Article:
China passes Japan as the world's second-biggest economy. The World Bank says it could surpass the United States by 2020. China's gross domestic product is spread out over 1.3 billion people — amounting to about $3,600 per person. That compares with GDP in the U.S. of about $42,000 per person. In Japan, it's about $38,000 per person. China's thirst for raw materials and other products helps the rest of the world recover from the recession. Still, the U.S. and Europe complain that China gives its exporters an unfair competitive edge by keeping its currency artificially low.

  • 4. Real estate crisis

    Image: Home for sale
    AP

    Housing remains depressed despite super-low mortgage rates. The average rate on a 30-year fixed mortgage dips to 4.17 percent in November, the lowest in decades. But home sales and prices sink further. Nearly one in four homeowners owe more on their mortgages than their homes are worth, making it all but impossible for them to sell their home and buy another.

    An estimated 1 million households lose their homes to foreclosure, even though the pace slows after evidence that lenders mishandled foreclosure documents. Some did so by hiring "robo-signers" to sign paperwork without checking their accuracy.

  • 5. Toyota recall

    Image: Toyota Master Service Technician Mike Blomberg inspects a gas pedal assembly.
    AP

    Toyota's reputation for making high-quality cars is tarnished after the Japanese automaker recalls 10 million vehicles for sudden acceleration and other problems. Toyota faces hundreds of lawsuits alleging that some models can speed up suddenly, causing crashes, injuries and deaths. Toyota blames driver error, faulty floor mats and sticky accelerator pedals for the unintended acceleration. The uproar damages its business. Toyota's U.S. sales rise just 0.2 percent through November in a year when the industry's overall sales climb more than 11 percent.

  • 6. GM's comeback

    Image: GM headquarters
    AP

    General Motors stock begins trading again. It signals the rebirth of a corporate icon that fell into bankruptcy and required a $50 billion bailout from taxpayers. GM uses some proceeds from its November initial public offering to repay a portion of its bailout. (Washington still holds about a third of GM's stock.) GM's recovery helps rejuvenate the industry. Sales of cars and light trucks rise 11 percent through November compared with the same period in 2009. Shoppers who had put off replacing their old cars return to showrooms.

  • 7. Financial overhaul

    Image: Barack Obama, Christina Romer, Timothy Geithner, Barney Frank, Paul Volcker
    AP

    Congress passes the biggest rewrite of financial rules since the 1930s. The law targets the risky banking practices and lax oversight that led to the 2008 financial crisis. The law creates an agency to protect consumers from predatory loans and other abuses, empowers regulators to shut down big firms that threaten the entire system and shines more light into markets that have eluded oversight. Republican critics say the law goes too far, imposing burdensome rules that will restrict lending to consumers and small businesses.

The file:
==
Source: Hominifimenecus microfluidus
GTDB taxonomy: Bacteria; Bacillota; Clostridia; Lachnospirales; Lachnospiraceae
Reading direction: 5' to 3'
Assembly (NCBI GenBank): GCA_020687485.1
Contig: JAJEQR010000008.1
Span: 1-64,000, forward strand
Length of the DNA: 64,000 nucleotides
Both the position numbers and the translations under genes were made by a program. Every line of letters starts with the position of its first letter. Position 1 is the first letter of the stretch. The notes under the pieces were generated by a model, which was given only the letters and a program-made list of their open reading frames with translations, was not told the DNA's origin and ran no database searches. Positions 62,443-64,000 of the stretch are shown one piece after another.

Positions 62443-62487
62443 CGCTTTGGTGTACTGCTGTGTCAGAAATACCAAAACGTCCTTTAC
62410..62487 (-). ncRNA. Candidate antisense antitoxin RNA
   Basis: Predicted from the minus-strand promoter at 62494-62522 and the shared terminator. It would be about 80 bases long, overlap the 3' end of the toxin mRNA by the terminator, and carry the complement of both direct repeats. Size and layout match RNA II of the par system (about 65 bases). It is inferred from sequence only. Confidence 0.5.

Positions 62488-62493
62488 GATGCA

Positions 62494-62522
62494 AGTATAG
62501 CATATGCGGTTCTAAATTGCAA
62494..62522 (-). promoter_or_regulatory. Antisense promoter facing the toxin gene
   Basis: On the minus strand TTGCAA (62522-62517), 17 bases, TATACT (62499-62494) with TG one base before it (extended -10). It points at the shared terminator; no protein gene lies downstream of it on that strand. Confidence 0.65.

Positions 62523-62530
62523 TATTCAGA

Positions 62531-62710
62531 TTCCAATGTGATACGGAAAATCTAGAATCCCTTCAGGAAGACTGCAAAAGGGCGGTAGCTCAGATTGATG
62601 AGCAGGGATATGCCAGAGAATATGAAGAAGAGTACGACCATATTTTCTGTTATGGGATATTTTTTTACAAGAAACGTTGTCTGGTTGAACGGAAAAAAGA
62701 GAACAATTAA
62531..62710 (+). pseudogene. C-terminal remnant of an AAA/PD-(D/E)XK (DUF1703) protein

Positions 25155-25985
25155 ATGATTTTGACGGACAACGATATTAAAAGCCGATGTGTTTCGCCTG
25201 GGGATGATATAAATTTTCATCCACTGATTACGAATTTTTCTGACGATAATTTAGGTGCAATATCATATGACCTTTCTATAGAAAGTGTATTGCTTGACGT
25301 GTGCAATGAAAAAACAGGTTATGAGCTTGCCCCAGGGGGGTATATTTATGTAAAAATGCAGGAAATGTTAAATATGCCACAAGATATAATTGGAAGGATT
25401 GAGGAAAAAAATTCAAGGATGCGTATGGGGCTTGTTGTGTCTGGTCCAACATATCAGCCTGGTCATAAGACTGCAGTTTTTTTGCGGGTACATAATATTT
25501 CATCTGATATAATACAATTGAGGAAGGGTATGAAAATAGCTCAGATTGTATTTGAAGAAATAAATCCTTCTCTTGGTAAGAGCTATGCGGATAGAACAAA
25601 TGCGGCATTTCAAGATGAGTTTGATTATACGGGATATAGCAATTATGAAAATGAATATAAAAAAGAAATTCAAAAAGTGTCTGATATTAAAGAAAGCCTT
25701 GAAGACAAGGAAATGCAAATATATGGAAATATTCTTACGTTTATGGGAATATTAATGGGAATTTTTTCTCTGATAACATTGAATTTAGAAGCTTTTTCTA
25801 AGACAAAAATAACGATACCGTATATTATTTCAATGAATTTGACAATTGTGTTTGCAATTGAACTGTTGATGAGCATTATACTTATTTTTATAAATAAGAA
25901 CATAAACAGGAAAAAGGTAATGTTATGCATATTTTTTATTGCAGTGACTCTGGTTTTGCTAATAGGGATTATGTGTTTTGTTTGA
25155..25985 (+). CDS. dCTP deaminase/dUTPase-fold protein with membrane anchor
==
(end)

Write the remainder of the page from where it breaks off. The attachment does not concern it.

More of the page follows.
• 8. European bailouts

    Image: Athenians walks behind a board showing exchange rates at a foreign currency exchange shop in Athens on Wednesday.
    AP

    Greece and Ireland require emergency bailouts, raising fears that debt problems will spread and destabilize global markets. European governments and the International Monetary Fund agree to a $145 billion rescue of Greece in May and a $90 billion bailout of Ireland in November. The bailouts require both countries to slash spending, triggering protests by workers. Investors fear that debt troubles will spread to Spain, Portugal and other countries, weaken the European Union and threaten the future of the euro as its common currency.

  • 9. 500 million Facebook users

    Image: Mark Zuckerberg
    AP

    Facebook tops the 500-million-user mark. It expands its dominance of social media and further transforms how the world communicates. If it were a country, Facebook would be the world's third-largest. Facebook tightens its privacy settings after criticism that personal information is being disseminated without users' knowledge or permission. Founder Mark Zuckerberg is named Time magazine's "Person of the Year" and is the subject of a high-profile movie about Facebook's creation.

  • 10. iPad mania

    Image: Customer uses an Apple iPad
    AP file

    Apple Inc. unveils the iPad, bringing "tablet" computing into the mainstream and eroding laptop sales. Apple is expected to sell more than 13 million iPads this year. The iPads sell about twice as fast as iPhones did after their 2007 introduction. The price of Apple stock rockets more than 50 percent in 2010. Competitors scramble to try to catch up. They include the Dell Streak, BlackBerry PlayBook, the Samsung Galaxy Tag and HP Slate.

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Data: Latest rates in the US

Home equity rates View rates in your area
Home equity type Today +/- Chart
$30K HELOC FICO 4.71%
$30K home equity loan FICO 5.26%
$75K home equity loan FICO 4.70%
Credit card rates View more rates
Card type Today +/- Last Week
Low Interest Cards 13.42%
13.42%
Cash Back Cards 17.94%
17.94%
Rewards Cards 17.14%
17.14%
Source: Bankrate.com